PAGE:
God that section about Joba was so depressing, and I can completely agree with it too. Sigh.

      what part of it do you agree with?

      did i miss it when anyone connected with the yankees said Joba was going into the bullpen PERMANENTLY?

  • Steve S

    That article is ridiculous. Name a team that doesnt have major questions heading into next year. To predict that Chamberlain is going to be one of the great dissapointments is ludicrous and to compare him to Doc Gooden is ridiculous. Doc Gooden had was probably overused (which Goldman doesnt say outright but merely implies it) and had the the whole drug addiction thing which some would argue was the real detriment to his career.

    The Orioles post 1997 made some bad decisions following that year:

    1) Exhibit A: Albert Belle and his hip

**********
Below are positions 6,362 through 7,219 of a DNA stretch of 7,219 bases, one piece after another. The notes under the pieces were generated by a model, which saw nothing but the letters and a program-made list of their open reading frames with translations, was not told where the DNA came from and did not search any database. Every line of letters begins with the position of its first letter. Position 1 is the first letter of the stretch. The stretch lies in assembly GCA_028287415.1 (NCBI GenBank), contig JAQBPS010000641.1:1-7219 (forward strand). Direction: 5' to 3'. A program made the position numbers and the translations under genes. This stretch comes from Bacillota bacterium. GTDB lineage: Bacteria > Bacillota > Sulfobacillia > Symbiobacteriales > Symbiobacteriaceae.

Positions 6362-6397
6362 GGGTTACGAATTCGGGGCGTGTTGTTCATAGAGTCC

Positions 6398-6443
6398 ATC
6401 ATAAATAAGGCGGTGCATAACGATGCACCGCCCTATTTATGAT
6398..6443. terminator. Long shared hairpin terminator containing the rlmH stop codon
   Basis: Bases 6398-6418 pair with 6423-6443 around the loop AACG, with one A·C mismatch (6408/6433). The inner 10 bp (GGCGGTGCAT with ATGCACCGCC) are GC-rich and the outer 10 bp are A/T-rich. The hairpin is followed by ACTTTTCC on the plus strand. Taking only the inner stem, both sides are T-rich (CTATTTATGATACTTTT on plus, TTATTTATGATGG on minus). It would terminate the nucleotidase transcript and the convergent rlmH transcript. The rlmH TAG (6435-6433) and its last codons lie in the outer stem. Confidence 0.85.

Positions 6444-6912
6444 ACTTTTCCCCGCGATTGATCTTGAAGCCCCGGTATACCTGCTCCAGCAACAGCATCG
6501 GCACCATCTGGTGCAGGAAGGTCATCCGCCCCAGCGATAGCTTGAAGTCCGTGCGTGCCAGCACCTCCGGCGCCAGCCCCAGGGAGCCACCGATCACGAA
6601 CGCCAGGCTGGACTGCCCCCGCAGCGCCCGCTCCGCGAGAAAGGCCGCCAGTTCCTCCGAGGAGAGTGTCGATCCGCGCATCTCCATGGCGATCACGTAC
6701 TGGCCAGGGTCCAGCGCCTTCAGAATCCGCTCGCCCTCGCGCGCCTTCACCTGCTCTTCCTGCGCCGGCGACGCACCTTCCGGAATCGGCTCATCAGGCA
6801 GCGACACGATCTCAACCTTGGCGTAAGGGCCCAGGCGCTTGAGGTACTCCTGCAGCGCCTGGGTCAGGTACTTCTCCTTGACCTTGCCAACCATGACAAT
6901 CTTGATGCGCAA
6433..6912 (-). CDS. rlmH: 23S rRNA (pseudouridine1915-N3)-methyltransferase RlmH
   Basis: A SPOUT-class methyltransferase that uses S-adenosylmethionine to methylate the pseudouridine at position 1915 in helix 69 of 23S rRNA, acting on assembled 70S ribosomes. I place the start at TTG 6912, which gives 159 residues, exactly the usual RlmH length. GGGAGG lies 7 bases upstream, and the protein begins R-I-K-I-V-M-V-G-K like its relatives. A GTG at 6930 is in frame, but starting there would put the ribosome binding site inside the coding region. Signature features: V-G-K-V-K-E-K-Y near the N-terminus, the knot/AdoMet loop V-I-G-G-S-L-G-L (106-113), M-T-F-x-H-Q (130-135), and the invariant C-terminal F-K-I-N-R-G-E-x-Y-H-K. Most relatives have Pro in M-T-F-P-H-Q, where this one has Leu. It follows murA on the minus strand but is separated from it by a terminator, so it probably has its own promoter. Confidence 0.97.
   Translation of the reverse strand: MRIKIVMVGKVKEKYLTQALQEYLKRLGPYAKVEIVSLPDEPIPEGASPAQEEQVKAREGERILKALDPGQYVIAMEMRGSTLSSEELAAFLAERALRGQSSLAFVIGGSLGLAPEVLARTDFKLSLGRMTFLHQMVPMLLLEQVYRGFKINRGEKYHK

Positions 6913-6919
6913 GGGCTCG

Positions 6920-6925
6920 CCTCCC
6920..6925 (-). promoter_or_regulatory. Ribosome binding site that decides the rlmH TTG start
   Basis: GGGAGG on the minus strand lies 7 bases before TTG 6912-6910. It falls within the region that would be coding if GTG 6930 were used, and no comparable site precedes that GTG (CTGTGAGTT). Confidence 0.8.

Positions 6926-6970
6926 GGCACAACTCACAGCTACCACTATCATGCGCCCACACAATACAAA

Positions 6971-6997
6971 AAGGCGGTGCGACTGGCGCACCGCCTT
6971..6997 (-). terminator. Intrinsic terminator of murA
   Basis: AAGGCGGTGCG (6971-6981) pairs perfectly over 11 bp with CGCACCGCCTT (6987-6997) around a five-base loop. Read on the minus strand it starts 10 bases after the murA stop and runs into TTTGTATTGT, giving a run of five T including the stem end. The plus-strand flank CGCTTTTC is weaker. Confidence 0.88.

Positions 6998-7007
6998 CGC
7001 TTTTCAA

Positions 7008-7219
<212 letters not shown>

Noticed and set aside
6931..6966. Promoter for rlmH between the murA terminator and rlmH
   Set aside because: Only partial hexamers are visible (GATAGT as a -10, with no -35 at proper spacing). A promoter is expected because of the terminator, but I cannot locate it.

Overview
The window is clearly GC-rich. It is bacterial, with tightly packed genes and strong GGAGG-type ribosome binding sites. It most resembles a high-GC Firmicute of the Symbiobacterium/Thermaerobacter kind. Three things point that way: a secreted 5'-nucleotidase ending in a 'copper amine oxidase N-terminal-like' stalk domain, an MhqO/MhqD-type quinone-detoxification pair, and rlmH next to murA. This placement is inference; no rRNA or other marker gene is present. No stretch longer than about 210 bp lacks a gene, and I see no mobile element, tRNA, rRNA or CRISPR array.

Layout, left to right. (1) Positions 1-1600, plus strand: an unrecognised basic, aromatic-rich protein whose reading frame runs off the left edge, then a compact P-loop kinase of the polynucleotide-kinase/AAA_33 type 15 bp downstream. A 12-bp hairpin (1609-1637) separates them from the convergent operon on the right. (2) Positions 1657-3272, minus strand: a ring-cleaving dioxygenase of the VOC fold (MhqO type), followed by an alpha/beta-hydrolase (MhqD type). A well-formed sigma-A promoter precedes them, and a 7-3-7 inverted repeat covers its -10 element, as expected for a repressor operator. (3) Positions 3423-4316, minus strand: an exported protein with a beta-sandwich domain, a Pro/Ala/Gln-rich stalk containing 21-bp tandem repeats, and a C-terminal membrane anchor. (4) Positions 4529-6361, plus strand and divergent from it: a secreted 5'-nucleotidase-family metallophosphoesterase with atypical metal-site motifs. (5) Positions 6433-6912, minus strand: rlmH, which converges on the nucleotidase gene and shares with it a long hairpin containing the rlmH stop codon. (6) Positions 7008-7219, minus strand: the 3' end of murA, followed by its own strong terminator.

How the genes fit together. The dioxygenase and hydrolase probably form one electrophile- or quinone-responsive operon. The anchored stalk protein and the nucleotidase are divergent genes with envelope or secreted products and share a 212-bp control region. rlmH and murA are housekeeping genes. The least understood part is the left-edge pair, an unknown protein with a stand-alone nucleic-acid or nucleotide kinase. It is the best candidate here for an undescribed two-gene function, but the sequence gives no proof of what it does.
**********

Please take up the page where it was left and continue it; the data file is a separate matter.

2) Exhibit B: Letting Mussina go.
    3) Trading for Charles Johnson
    4) Letting Alomar go after the 98 season, we all know he had a couple of years left.
    5) They signed Doug Drabek, Jimmy Key, and traded for Juan Guzman who had already been injury prone to fill rotation spots. Key 37, Drabek 35 and Guzman 31. Those were just bad decisions because of the players histories.

    They did manage to bring up Sidney Ponson at the same time so they did infuse some youth and they had Armando Benitez as their closer. Name the guy on the 1998-2002 Orioles that even closely resembles Chen Ming Wang or Robinson Cano. It took Markakis to break their streak of not being able to develop young hitters. And Wang, aside from a freak injury, has been durable as a major leaguer. Granted he has missed some time but aside from this foot injury he has never missed extended time because of an arm injury.

    The Yankees of that same time made the corresponding moves- David Wells- age 34 (1997), Roger Clemens age 35 (1999), David Cone age 32 (1995), El Duque age ???? (1998), Kenny Rogers age 31 (1996), Jack McDowell age 29 (1995). That under 30 mark is ridiculous, sometimes works sometimes it doesnt. It just depends on a little of luck and some good scouting.